Rites of Passage

Indigenous Activities

Ways of Creating Rites of Passage Experiences

James Neill
Last updated:
13 May 2005

Rites of passage involve a symbolic, often exhausting journey or challenge

  1. Minimize barriers between self and nature: Observe your feelings and reactions.  For example, walk barefoot, sleep under the stars, drink from a stream, eat natural uncooked food for a while; the longer the better.

  2. Seek out adventurous/challenging experiences which are particularly difficult and confronting for you as an individual: If you are leading others, help them to plan their own major challenge which will require them to overcome significant barriers within themselves.

  3. Create nature art (such as mandalas) by finding materials within the bush and building/making patterns and structures.  This helps one to become more intimate and familiar with both the wilderness environment and the patterns within one’s psyche.

  4. Seek out sacred place in nature and return there to spend time, meditate, etc.

  5. Build a relationship with an indigenous person (hopefully from your local area) and ask them to educate yourself and students about the meaning of the environment.

  6. Find someone who can take you through a Native American Indian visualisation to meet your totem animal.

  7. Ask others to share their most meaningful experiences in nature, adventure, rites of passage: This will give you access to some powerful knowledge and stories.

  8. Research and read about different kinds of initiation rites and ceremonies especially in other cultures.  Discuss the ideas with others and try some of them out.  With students, talk about how rites of passionate occur in other cultures.  If receptive, students may feel drawn to create their own ceremony.

  9. Drama-based exercises, debriefs and reviews can help to allow symbolically act out the inner feelings and growth of students.  Even better, play with some kids :)

  10. Mini-solo experiences and solo walks can provide even busy people with small but important moments alone in the wilderness, and give opportunity to have profound insights.

  11. Make the effort to see sunrises and sunsets.  Star therapy (watching the stars) is ideal for fostering cosmic consciousness.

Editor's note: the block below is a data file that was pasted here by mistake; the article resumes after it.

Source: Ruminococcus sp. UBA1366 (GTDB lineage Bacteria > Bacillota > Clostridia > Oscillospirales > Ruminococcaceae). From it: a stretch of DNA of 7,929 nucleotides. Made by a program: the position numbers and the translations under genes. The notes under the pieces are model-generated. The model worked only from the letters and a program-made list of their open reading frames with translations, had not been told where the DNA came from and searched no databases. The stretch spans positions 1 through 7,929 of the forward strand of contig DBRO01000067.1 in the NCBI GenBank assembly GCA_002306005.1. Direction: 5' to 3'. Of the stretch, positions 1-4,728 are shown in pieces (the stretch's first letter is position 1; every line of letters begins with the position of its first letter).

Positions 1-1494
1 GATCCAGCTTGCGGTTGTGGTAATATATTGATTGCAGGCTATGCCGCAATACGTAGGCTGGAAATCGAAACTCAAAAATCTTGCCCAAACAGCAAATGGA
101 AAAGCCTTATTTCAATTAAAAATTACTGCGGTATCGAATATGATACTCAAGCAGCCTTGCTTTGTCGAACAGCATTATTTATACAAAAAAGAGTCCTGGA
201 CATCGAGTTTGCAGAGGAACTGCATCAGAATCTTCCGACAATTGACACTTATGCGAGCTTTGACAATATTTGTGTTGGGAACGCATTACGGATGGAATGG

12. Heighten awareness of mortality, e.g., get directly involved in life/death struggles, whether human, animal or plant.  Becoming more aware of the cycles of life, transition and change, will help active natural inclination towards experiencing rites of passage.

  13. Recount stories about your own past successful growth experiences -- this helps to motivate and embolden motivation for current efforts at transition and change.

  14. Bring symbolic objects, practices and rituals into your life.  e.g., with students, use a ‘conch shell’ or ‘talking stick’, develop your own language to describe your dream, etc.

  15. Journey to a symbolic place -- Journeys have a way of activating an inner process of unfolding, challenge, and change.

  16. Sequence challenges to follow stages of rites of passage models such as Van Gennep's 3 stages - separation, transition, and reincorporation or Maddern's 5 stages

  17. Role model desired behaviors -- by acting out and behaving as though you are already in the new role that you seek, you help to speed up and direct the change process -- all those kids can't be wrong, they're busy playacting their futures - why stop?

  18. Draw a life-line: Create a personal time-line, from birth to death, marking personal significant events.  This help participants understand their past patterns and future visions / trajectory, as well as their mortality.

  19. Use goal-setting and goal-monitoring strategies

  20. Surround yourself with the literature of change and inspiration - immerse yourself, put quotes up, posters, listen to music that excites you about the process of passage